Maserati’s other hope for the Mille Miglia is the 3-litre model, which might well produce an outright winner, in the hands of Vittorio Marzotto and Luigi Musso, for it will be remembered that they were second and third, respectively, last year, driving 2-litre cars. This larger Maserati uses a chassis frame that is identical in construction to the Grand Prix chassis, the suspension and brakes being the same. The six-cylinder engine is outwardly the same to look at as the Grand Prix engine, as is the gearbox/differential assembly mounted at the rear. Again, the 3-litre has right-hand steering, with central gear-change, and the bodywork follows what is now almost classical Maserati lines. This rapid 3-litre sports car is quite literally a Grand Prix car enlarged by half a litre, with the frame widened to permit the carrying of a passenger. There is nothing “thinly-disguised” about its Formula I parenthood, in just the same way as Mercedes-Benz have done with their Type W196 Formula I car to make the new sports 300SLR. The Stuttgart cars for the race are fitted with the latest downswept air entries with the bonnet top intake, as used in the Argentine on the Grand Prix cars. The racing car of today is certainly the sports car of tomorrow.
Porsche do not intend to run any factory-entered 550 models this year, as having sold a dozen or more to European competitors they maintain it is unfair for the clients to have to compete against factory cars. Also, they must be pretty confident that the standard 550 “Spyder” model will give a good account of itself in non-professional hands. A recent example of the model’s possibilities was shown when the one owned by the Swiss driver Ringgenberg, with von Frankenberg as co-driver, set up records in the 1 1/2-litre class at Montlhery. The car ran in standard trim, complete with all road equipment, and afterwards was driven down to le Puy, where it started in the Rallye Soleil-Cannes. It was a hot favourite for this event, but unfortunately went off the road during the difficult night section, but it would certainly seem to be a practical and usable sports car.
Calling in at the Monza Autodromo recently gave an opportunity of not only seeing Ascari circulating in a Grand Prix Lancia, for that firm do a great deal of testing on the Italian track, but also to see the work in progress on the new high-speed circuit. This new construction is an oval “piste de vitesse,” using for one side the existing straight past the pits. Going the same way as the existing track the new road being built curves off to the right just before the Grande Curva of the Grand Prix circuit, and then curves on a very big radius, crossing the old track by the existing bridge after the Lesmos turns, then runs parallel with the back leg of the course, but much farther outside the existing Autodromo and another large-radius curve, beyond the pave corners, brings it back to join the straight past the pits. At the moment mechanical shovels and lorries are working away levelling the ground, but already the path for the new road has been cut through the woods, so that it is possible to get a good idea of the general layout, and it looks very likely that an existing Grand Prix car will be able to take the two curves on full throttle, so that, allowing for loss of speed due to tyre scrub on the curves it should be possible to lap in the region of 150-160 m.p.h. This new venture should be finished before the end of the season and it will be possible to use it either as a full throttle test-track, or to incorporate it with the existing Monis track to lengthen the Grand Prix circuit.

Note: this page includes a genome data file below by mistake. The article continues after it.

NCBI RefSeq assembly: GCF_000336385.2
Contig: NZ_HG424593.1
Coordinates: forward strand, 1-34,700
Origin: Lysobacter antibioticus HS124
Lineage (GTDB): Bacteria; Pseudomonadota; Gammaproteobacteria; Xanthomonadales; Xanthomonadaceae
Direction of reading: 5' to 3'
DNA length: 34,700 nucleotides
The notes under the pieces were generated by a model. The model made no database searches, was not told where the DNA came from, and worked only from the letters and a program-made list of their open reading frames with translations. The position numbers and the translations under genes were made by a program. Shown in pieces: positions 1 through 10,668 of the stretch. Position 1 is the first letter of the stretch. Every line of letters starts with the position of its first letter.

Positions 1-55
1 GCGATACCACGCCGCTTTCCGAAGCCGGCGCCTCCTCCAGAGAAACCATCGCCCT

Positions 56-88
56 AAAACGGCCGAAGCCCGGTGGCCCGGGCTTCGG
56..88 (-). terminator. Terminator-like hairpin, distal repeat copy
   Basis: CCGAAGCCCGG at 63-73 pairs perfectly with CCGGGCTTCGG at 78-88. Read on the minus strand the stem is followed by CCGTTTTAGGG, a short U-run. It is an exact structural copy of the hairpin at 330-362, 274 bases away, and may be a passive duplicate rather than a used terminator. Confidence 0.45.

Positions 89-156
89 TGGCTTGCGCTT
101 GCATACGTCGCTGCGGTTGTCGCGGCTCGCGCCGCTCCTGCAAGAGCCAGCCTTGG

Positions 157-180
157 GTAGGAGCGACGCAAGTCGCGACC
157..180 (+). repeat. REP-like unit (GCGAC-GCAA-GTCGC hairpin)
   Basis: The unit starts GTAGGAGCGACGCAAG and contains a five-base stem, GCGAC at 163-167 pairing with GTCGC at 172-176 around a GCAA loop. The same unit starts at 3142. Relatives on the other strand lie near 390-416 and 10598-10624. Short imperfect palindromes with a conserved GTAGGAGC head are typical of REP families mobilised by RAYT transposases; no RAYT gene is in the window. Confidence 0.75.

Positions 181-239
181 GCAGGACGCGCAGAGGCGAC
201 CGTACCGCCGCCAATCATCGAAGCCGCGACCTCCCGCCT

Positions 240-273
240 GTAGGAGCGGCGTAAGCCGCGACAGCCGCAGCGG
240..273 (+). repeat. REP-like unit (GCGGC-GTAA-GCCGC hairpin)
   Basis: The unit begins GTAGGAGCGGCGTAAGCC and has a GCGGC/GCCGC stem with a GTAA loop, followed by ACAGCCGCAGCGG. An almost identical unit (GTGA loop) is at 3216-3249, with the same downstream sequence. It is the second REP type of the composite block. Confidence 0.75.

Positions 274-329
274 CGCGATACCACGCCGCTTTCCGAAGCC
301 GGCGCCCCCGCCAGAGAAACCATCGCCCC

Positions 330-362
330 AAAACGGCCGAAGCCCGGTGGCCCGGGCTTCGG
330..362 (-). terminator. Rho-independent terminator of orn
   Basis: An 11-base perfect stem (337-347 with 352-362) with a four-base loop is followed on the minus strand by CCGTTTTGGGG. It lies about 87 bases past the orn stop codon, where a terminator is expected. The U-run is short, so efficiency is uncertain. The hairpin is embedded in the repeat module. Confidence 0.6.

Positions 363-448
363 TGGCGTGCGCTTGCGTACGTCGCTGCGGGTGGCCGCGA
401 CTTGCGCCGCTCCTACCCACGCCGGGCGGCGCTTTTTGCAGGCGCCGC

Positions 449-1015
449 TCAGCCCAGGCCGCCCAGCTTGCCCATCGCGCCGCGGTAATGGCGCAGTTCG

Modifications and improvements to other circuits continue apace and one that will be very popular with competitors is the building of a tunnel under the track at Le Mans. This will connect with the paddock, which is on the inside of the circuit, and will mean that anyone who breaks down during the 24-hour race will be able to drive home before the end of the race, if they so desire. Until now, once behind the pits at Le Mans you are imprisoned there until the race is over, unless you care to walk home. While on the subject of Le Mans it is worth remembering that 1956 sees the 50th anniversary of the Automobile Club de l’Ouest and one of the things planned for the 1956 24-hour race is a procession of genuine Le Mans cars of the past.—D. S. J.